Prevailing wage was a sticking point for the governor’s office, saying Rauner would reserve his amendatory veto right if it didn’t follow the agreed framework. Exelon would likely have to move forward with closing the two plants if the governor chose an amendatory veto, which would take up time that the company says it doesn’t have.

The controversial demand rates were also cut — that would have charged customers based on their average highest daily demand for electricity. Rauner had called those rates “insane.”

The bill is viewed by environmental advocates as being based primarily to fix the state’s Renewable Portfolio Standard — or to fix the state’s renewable policies by restarting the industry and allowing projects to be built in the state. Those same advocates say just 20 percent of the bill concerns Exelon’s bailout, with about 10 percent benefitting ComEd and Ameren by running better energy efficiency programs.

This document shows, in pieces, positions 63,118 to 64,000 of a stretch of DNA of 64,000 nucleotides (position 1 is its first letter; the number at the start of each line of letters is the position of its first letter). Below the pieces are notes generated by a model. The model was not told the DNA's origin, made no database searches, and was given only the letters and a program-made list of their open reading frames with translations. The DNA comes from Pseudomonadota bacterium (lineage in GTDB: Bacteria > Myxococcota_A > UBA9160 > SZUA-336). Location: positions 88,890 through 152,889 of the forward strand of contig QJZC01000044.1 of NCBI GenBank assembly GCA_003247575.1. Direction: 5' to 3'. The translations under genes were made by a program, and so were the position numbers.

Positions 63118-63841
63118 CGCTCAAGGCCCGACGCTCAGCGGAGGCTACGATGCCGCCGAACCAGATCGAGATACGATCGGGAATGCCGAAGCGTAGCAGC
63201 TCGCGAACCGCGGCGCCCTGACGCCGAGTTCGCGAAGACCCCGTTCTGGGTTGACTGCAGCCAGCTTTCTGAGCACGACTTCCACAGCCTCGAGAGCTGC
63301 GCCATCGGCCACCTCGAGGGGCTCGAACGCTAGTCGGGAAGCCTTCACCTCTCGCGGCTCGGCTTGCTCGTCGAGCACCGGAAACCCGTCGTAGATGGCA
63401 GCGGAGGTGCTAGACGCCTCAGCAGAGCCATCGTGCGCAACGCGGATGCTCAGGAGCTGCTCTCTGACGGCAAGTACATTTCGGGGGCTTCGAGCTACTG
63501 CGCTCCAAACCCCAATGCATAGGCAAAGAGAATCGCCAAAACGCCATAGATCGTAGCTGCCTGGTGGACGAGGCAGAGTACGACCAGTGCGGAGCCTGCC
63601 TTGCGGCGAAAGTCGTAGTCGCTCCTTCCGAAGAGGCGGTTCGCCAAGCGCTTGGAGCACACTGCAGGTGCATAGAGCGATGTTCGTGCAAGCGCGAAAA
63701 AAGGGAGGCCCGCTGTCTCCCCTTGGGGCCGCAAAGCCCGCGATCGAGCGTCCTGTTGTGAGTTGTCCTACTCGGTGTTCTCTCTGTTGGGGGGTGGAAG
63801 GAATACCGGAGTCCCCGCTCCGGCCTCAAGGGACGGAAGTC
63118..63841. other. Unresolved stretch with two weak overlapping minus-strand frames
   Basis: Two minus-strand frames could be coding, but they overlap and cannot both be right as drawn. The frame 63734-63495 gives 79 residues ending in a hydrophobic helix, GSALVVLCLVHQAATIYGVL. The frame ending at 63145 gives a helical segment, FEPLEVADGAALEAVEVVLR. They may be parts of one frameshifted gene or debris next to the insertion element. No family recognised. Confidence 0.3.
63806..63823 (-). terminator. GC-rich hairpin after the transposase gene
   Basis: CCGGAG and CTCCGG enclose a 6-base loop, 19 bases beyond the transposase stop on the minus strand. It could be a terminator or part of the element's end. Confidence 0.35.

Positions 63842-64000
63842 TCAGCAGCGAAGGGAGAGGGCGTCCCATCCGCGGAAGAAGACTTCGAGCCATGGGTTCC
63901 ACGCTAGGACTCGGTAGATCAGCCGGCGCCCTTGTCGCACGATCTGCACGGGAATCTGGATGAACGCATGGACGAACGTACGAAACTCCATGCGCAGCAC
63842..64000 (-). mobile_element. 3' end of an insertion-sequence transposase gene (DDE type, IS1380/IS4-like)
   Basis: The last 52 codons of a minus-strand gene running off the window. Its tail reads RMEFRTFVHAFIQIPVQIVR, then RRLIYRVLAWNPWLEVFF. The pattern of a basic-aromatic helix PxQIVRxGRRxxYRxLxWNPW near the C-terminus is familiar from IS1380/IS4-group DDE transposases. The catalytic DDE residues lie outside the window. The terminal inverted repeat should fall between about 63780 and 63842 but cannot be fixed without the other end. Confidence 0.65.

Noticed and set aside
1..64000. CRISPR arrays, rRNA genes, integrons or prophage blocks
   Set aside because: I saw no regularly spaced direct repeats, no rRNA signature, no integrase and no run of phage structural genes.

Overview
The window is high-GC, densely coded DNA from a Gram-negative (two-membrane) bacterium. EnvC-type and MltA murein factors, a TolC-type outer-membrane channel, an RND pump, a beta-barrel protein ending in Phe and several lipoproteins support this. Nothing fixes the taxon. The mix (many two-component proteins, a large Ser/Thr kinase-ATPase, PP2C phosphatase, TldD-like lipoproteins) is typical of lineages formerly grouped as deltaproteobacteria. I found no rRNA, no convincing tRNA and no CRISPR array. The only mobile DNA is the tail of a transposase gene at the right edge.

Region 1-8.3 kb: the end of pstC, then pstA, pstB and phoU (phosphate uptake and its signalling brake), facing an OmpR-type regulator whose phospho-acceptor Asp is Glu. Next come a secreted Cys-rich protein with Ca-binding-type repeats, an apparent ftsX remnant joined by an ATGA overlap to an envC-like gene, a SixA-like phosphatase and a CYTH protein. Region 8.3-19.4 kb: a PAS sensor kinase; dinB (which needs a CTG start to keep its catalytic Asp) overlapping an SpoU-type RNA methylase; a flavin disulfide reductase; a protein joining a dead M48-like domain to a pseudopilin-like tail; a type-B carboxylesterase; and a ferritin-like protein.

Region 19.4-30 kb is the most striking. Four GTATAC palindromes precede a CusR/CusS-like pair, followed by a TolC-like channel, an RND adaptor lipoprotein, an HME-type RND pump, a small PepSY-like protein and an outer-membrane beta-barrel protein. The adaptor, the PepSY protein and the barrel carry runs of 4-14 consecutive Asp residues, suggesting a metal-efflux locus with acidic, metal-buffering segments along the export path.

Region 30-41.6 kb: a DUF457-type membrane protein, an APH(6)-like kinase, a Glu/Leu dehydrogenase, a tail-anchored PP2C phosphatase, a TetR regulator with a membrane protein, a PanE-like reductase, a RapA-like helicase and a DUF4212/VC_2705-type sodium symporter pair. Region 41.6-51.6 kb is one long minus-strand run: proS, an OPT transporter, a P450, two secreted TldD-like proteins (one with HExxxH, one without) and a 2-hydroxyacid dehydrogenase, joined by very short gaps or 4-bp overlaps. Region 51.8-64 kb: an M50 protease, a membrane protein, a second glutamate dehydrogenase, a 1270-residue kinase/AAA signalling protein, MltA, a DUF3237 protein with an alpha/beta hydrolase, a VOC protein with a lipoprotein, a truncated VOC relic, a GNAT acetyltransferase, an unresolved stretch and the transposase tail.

Rate caps were also clarified for residential customers, large industrial customers and commercial and industrial customers.

If the bill passes the Senate, and meets the governor’s approval, the terms will be in place for consumers for 13 years until 2030, and nuclear plants at 10 years.

Much of the several hours of committee hearings on the bill revolved around concerns for consumers. The bill’s drafters say ComEd customers will see a 10 cent rate increase per month if they currently have average bills of around $90 a month. But they say overall, homeowners will see their rate go down within the next five years because of the way energy efficiency will be paid for.